Feeding Chickens and General Management
Present-day pullets are carefully bred to produce a certain number of eggs during their peak laying period in return for a certain outlay on feed. Quality and quantity of food are equally important.
No longer is it sensible to feed your birds on household scraps. To achieve maximum results, you must instead give them a proprietary brand of food in which protein, and all the other elements that contribute towards high egg production, have been blended scientifically.
This is available in two forms, layers’ mash and pellets. Though both contain the same nutriments, pellets are not really to be recommended unless your birds are truly free-ranging.
If they are restricted to a house and run, they will consume their entire day’s ration in half an hour. Having eaten their pellets they become bored, and may develop such habits as picking each others feathers, or egg-eating.
A dry layers’ mash is a far better idea. Each bird will eat about 4-1/2 oz. (130g) of this per day, and spend some four contented hours in doing so.
Multiply the ration by the number of pullets, add a little extra, and put this amount of mash into the feeder each day.
To save work, particularly if you have a tube feeder or a trough fitted with an anti-perching roller, you can put in several days’ rations at once, topping-up as the mash is eaten.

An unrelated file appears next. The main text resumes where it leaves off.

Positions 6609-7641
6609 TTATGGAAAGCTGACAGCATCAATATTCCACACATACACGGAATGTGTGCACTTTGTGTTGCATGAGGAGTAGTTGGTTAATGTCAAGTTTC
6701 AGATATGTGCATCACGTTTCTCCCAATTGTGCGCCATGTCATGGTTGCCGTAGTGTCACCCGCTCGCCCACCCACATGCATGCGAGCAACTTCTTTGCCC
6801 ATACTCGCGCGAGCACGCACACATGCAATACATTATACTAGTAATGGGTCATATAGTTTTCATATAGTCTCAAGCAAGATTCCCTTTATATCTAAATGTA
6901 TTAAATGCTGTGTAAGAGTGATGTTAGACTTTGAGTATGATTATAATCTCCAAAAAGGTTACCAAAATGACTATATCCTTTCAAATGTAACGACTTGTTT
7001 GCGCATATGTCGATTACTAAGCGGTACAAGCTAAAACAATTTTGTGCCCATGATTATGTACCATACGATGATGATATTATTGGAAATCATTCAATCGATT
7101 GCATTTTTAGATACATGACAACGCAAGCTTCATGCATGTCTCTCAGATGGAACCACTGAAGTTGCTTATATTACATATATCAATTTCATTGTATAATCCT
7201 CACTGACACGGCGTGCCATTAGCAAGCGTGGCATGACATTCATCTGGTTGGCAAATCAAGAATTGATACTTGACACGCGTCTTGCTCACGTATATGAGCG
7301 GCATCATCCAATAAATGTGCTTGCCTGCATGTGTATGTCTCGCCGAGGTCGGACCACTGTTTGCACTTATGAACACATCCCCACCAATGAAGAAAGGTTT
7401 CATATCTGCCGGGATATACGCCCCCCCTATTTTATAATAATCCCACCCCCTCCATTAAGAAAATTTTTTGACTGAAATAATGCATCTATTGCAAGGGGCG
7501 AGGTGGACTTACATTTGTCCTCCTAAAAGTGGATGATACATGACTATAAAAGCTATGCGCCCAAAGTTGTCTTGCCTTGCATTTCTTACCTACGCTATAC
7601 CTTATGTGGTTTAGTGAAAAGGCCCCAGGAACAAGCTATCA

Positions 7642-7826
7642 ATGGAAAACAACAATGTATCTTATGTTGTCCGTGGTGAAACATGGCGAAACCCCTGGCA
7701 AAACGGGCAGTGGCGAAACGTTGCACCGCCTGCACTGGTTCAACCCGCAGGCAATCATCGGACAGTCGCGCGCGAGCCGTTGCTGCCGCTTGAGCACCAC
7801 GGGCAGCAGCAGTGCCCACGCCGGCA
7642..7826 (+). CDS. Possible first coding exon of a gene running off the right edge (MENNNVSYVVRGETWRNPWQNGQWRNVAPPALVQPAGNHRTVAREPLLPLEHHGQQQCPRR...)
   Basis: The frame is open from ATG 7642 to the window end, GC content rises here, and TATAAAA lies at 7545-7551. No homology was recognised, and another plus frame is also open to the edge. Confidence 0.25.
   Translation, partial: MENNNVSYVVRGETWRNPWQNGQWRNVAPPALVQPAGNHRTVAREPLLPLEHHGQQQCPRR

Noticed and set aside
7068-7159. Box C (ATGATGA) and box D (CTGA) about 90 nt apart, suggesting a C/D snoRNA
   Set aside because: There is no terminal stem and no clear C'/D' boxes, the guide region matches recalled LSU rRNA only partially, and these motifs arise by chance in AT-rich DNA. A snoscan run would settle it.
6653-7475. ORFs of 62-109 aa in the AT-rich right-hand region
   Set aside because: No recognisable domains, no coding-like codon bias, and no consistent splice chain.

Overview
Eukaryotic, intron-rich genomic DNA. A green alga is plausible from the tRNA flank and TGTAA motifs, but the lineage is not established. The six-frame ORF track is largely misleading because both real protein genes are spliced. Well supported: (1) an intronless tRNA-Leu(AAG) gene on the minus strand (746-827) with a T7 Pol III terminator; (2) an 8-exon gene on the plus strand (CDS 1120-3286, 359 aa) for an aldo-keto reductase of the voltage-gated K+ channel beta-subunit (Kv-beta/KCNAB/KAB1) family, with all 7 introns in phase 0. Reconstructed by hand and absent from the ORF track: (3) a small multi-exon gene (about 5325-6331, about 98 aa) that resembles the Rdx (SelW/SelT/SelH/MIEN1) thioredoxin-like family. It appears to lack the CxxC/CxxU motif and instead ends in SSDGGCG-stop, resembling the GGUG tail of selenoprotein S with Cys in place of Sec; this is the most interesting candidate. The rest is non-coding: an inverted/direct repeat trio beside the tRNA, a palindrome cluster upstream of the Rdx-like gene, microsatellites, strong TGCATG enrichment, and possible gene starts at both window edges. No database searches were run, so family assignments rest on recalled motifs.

When replenishing the trough, however, remember to mix the residue of the old ration with the new meal that you put in.
Extras and appetisers
Once a day, preferably in mid-afternoon, scatter wheat — about 1 oz. (25g) for each bird — over the litter in the house or on the floor of the run. Searching and scratching for the grain, the birds will remain active until nightfall and will go to roost contented and with a full crop.
A few greens, such as the thinnings from your cabbage bed, also make a welcome addition to the birds’ diet.
Tie these in bundles to the enclosing netting of the run, or from the roof of the deep-litter house, so that the pullets have to stretch up for them. If the greens are simply thrown into the run, they will soon become a trodden, befouled mess.
Egg-shells are largely composed of calcium, so for sound eggs it is essential that this element should be included in the diet.
Until a few years ago this was done by giving them limestone grit, or a grit composed of crushed sea-shells or egg-shells. Nowadays, the correct amount of calcium is generally included in layers’ mash, and it is actually harmful to exceed this amount.
But check with your merchant when buying the feed that it does indeed contain calcium.
As is well known, birds have no teeth. Instead, at least in the case of vegetable-eating birds, the food is taken into the gizzard —a muscular, horny-lined part of the digestive system. There, it is ground by the hard stone grit that the bird must swallow regularly if its food is to be processed adequately.
So it is with domestic poultry. If the birds are free-ranging, they will generally pick up enough grit for their needs during the course of the day, particularly if the land is stony.
But if they are confined you must provide them with regular supplies of granite or flint grit.
This may be bought from a seed merchant and given to your stock at a rate of 1 oz. (25g) for each bird per month. Scatter it among the litter rather than providing it in a trough where it will become dusty and spoiled.